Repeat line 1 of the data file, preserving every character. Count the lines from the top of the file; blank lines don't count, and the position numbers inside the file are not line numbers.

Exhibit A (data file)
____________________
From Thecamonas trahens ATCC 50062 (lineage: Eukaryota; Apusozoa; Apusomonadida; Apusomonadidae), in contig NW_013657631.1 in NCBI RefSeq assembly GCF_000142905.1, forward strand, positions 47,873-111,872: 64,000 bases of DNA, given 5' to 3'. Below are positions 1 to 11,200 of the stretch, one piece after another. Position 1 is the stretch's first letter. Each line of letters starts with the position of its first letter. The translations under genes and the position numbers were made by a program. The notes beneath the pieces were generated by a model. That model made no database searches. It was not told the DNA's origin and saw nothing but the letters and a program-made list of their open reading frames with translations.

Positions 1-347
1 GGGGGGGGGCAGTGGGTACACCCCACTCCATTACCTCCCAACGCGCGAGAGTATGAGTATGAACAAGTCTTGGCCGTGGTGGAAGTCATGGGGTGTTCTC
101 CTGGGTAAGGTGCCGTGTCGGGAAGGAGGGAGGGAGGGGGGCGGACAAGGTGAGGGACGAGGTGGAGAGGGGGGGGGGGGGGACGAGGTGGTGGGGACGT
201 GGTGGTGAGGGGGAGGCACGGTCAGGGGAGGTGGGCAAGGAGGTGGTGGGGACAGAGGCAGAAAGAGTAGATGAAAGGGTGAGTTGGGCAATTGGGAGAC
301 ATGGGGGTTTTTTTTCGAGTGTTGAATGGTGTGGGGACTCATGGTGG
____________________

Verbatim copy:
From Thecamonas trahens ATCC 50062 (lineage: Eukaryota; Apusozoa; Apusomonadida; Apusomonadidae), in contig NW_013657631.1 in NCBI RefSeq assembly GCF_000142905.1, forward strand, positions 47,873-111,872: 64,000 bases of DNA, given 5' to 3'. Below are positions 1 to 11,200 of the stretch, one piece after another. Position 1 is the stretch's first letter. Each line of letters starts with the position of its first letter. The translations under genes and the position numbers were made by a program. The notes beneath the pieces were generated by a model. That model made no database searches. It was not told the DNA's origin and saw nothing but the letters and a program-made list of their open reading frames with translations.